Lynch on Lynch, and the quality of Mulholland Drive

Reading the interesting and often hilarious interview book Lynch on Lynch (made by Chris Rodley for Faber and Faber Publishers), I think about Mulholland Drive, although the book was made before (1997) that movie, that it must be one of the, let’s say twenty, best movies I have seen. So maybe I should start making this list? Now I have one. I will let this one also represent his other work.

(Strange enough, Ingmar Bergman died today, and there will be reason to return soon to him.)

David Lynch is a quite outspoken person, about personal relations and the making of his films, but not when it comes to the meaning of the films. Even where he has some conscious meaning, he keeps it to himself.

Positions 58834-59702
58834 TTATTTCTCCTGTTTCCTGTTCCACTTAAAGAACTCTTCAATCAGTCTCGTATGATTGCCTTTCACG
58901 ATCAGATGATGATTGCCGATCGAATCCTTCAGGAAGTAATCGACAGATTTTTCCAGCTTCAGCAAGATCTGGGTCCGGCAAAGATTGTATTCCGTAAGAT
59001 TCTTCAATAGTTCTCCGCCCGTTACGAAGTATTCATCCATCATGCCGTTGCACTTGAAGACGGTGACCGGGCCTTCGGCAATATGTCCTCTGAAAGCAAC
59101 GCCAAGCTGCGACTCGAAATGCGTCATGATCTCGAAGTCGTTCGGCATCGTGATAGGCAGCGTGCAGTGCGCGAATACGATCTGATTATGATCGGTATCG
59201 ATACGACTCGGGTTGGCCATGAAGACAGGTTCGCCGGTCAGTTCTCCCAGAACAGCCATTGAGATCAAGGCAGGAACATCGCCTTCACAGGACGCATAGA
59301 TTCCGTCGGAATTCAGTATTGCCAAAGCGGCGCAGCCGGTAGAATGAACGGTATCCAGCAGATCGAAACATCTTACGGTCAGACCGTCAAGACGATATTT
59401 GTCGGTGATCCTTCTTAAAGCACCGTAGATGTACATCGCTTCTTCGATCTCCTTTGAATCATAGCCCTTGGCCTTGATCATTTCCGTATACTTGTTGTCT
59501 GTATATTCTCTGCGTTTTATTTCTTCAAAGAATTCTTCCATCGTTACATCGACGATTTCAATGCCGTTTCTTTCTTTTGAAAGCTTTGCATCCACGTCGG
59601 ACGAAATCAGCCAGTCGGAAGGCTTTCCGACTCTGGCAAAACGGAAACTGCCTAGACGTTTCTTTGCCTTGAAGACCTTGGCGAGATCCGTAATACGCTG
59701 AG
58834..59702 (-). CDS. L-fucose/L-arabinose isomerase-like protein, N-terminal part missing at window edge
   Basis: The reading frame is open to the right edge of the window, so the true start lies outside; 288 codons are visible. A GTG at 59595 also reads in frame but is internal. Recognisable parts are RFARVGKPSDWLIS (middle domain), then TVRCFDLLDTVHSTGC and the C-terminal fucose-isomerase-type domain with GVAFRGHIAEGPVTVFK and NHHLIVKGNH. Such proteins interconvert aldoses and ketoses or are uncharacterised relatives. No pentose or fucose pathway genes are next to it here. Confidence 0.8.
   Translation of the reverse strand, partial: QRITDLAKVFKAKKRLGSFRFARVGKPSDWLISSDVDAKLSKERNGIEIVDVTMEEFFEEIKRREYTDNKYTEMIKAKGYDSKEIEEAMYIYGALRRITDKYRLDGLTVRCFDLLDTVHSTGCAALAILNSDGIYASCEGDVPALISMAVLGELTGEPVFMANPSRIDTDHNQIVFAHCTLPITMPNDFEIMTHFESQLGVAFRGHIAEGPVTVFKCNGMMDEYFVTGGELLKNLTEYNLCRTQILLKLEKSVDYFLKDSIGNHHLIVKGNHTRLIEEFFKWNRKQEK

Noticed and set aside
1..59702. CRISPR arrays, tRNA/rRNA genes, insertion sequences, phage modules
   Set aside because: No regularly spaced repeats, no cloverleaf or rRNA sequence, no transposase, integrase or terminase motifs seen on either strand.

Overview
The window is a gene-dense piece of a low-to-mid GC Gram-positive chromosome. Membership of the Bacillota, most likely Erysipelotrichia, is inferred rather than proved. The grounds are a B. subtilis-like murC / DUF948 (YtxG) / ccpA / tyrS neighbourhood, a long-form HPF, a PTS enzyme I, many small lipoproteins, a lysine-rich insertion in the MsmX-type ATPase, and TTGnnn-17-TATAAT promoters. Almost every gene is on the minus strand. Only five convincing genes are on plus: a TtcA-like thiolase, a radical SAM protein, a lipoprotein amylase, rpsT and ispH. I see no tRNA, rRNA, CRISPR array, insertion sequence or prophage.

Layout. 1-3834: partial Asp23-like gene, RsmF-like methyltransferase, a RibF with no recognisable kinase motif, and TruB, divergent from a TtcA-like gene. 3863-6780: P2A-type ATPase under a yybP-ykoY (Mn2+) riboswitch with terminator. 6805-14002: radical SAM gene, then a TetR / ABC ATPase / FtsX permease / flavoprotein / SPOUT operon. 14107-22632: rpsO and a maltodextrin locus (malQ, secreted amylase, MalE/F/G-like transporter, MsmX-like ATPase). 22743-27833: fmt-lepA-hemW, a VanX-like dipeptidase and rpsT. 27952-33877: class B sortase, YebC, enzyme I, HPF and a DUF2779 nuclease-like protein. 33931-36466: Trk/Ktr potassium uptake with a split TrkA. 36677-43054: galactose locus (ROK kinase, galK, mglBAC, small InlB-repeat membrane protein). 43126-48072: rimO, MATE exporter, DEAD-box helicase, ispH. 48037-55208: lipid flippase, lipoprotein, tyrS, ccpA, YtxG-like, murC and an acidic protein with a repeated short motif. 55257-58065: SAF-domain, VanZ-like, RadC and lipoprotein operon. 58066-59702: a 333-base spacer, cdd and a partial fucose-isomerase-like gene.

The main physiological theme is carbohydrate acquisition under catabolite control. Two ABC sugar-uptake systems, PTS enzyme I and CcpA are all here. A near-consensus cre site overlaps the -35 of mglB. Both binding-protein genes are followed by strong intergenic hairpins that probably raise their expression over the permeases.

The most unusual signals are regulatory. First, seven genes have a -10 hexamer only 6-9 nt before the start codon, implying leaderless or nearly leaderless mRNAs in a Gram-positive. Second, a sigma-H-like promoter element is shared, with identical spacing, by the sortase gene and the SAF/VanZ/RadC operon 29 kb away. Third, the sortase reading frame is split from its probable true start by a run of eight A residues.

The book gives a lot of information about how he works, and how he ended up making film – partly by chance (since he thought he was only going to be a painter), partly through great stubbornness (for example in making Eraserhead), some luck, and some people giving support in critical times. It also tells a lot about the importance of colour and music in his creations. He writes about how he loves working with Angelo Badalamenti. “Angelo looks at me and says, ‘What are you, crazy?’ And I said, ‘Angelo, that’s so beautiful! …’ And he’s looking kind of confused”.

Mulholland Drive seems to me to float freely in time, so that it starts with a different beginning and different end at different viewing occasions. I am not surprised to learn that Lynch is obsessed by the notion of time. If various copies of the film are not cut randomly, it must have rearranged differently in my head at different times. 

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